SOMERSET Barnard is a 27-year-old Aussie with a unique name who has embarked on a trip that’s equally as colourful.
The passionate musician ditched the 9-5 routine after making some big mistakes in his youth, which prompted him to pack it all in and set off overseas with the goal of circumnavigating the globe solely by busking.
After departing 18 months ago with just $7 in his pocket, he’s already made his way through 11 countries including the UK, France, Spain, America and Africa. All funded from playing his guitar on street corners, beaches, train stations, wherever he can really.
He spoke to news.com.au about the highs and lows of his journey so far.
Tell us a bit about yourself and your love of busking
“Music has always been part of me. From a young age growing up in the Brisbane suburbs it was an escape — from playing guitar in the kitchen late at night to putting on old Blues records that I had bought with my last change.
“And then there came that time I guess happens to most of us. We finish school and are burdened with expectations from all directions. ‘You must go to University,’ some say. ‘You can’t keep just bumming around with music,’ your friends tell you.
“So I tried to be someone. I tried my hand at university, several times actually. Firstly environmental science then architecture. No good, my heart wasn’t in it. So I tried numerous jobs.
“There were stints landscaping and green keeping, even a stint as a stablehand. (I also did some things) I’m not proud of. I did my community service time for my legal wrongs and when that time was up I signed to a independent record Label, Race Café Records … under the label I lost my creativity.
“So to cut a long story short that is why at the end of the day I found myself back on the streets busking, relying on my honesty and my music.
“I sat there one day busking at Central Station Tunnel (in Sydney), reflecting on all the people I had screwed over in the pursuit of success. And how at the end of the day at 27-years-old I was back where I started …. Playing guitar.
“As each solemn and tired face walked up the tunnel I felt a warmth in the fact that I could bring a smile back upon their face. And perhaps for that minute they too were escaping, just as I did all those years ago in the kitchen.”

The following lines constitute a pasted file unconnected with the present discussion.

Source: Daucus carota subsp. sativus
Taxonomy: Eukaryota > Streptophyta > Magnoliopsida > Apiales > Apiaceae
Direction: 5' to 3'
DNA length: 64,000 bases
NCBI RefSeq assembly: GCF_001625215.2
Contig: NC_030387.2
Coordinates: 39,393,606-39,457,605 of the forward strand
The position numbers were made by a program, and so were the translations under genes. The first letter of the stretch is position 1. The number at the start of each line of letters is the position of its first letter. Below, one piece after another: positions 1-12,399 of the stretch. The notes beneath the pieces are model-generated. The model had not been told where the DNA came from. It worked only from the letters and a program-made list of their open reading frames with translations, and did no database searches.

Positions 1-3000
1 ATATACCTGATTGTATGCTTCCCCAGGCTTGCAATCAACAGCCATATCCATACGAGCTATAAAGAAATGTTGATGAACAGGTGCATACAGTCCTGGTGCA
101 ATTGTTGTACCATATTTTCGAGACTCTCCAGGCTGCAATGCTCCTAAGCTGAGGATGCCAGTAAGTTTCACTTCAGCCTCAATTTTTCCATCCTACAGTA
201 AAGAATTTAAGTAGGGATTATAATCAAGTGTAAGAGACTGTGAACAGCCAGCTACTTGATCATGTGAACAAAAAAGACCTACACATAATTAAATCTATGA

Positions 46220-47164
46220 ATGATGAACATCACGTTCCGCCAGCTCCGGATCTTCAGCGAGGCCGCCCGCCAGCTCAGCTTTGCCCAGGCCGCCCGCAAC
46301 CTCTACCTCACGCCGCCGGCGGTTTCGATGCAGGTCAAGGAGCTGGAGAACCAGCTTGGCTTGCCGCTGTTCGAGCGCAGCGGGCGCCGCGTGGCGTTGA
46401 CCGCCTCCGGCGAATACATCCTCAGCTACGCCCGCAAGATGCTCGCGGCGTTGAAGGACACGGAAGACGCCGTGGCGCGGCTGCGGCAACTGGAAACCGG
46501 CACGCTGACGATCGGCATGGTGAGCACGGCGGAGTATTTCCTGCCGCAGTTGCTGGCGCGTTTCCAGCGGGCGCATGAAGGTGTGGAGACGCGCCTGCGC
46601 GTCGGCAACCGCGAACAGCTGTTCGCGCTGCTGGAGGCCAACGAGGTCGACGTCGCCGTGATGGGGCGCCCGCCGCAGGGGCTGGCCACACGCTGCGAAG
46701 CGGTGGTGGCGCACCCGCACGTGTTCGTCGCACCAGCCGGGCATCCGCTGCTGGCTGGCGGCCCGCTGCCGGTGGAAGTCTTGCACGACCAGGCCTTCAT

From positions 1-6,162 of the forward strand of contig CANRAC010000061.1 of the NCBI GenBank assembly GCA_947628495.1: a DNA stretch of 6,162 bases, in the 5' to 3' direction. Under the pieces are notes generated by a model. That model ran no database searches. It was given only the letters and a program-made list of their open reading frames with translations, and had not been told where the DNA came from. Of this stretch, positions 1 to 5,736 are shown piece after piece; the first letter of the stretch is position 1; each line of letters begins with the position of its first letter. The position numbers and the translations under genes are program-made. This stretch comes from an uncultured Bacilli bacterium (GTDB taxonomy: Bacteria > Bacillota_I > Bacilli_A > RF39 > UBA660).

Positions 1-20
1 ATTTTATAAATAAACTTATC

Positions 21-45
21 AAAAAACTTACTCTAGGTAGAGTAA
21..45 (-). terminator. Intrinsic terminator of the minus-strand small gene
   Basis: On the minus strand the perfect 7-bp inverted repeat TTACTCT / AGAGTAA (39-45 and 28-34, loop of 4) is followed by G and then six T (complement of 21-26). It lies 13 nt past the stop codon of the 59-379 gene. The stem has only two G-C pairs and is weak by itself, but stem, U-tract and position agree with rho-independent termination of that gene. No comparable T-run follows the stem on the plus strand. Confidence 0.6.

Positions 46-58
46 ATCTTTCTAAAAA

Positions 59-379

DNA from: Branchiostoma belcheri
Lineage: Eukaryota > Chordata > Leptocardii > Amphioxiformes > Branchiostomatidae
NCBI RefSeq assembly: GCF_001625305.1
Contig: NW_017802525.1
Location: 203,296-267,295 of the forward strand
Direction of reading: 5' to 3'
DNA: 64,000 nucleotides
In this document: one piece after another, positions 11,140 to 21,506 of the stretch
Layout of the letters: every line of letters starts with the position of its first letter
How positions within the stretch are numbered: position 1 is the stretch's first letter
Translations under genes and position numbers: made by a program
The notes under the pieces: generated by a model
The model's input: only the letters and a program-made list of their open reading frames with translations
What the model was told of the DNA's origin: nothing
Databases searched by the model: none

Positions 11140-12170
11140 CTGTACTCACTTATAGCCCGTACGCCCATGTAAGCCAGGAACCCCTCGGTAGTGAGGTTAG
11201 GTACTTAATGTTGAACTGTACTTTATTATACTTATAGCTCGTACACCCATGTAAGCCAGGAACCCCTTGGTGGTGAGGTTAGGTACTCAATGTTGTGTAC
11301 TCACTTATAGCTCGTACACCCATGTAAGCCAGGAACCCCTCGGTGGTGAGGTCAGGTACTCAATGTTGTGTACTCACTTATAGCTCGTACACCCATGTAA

So why did you decide to busk around the world?
“As the months went on busking became my breadwinner and I realised I could take it anywhere. I travelled all down the east coast from Brisbane to Melbourne. I threw my case down in an array of places, from the beach town of Byron Bay to the rural fruit growing town of Kyabram.
“But it wasn’t until Port Fairy, at the end of the Great Ocean Road, that it hit me. I was having a quiet beer at the Star hotel when I started talking to an old man (after an hourlong conversation I don’t think I ever caught his name!). We started talking about politics, how he wanted to travel and how he thought that every young man should see the world.
“‘You wouldn’t get half the idiots in parliament as we do now,’ he said. That night as I camped on the beach I thought about what he said. I thought why not busk around the world? It had worked all over Australia so why not the world? I always believed that music is the universal language and I sat there thinking how rewarding it would be to put a smile on someone’s face a thousand miles away.
“So with that thought I looked at what money I had and searched for cheap tickets to random locations around the globe. And that was it. Three days later I set off on my adventure with the aim to travel the world solely on busking and to record 20 songs in 20 places around the globe, fusioning my music with the music from each place.”
Where are you now? And what’s it like to rely on busking to fund your travels?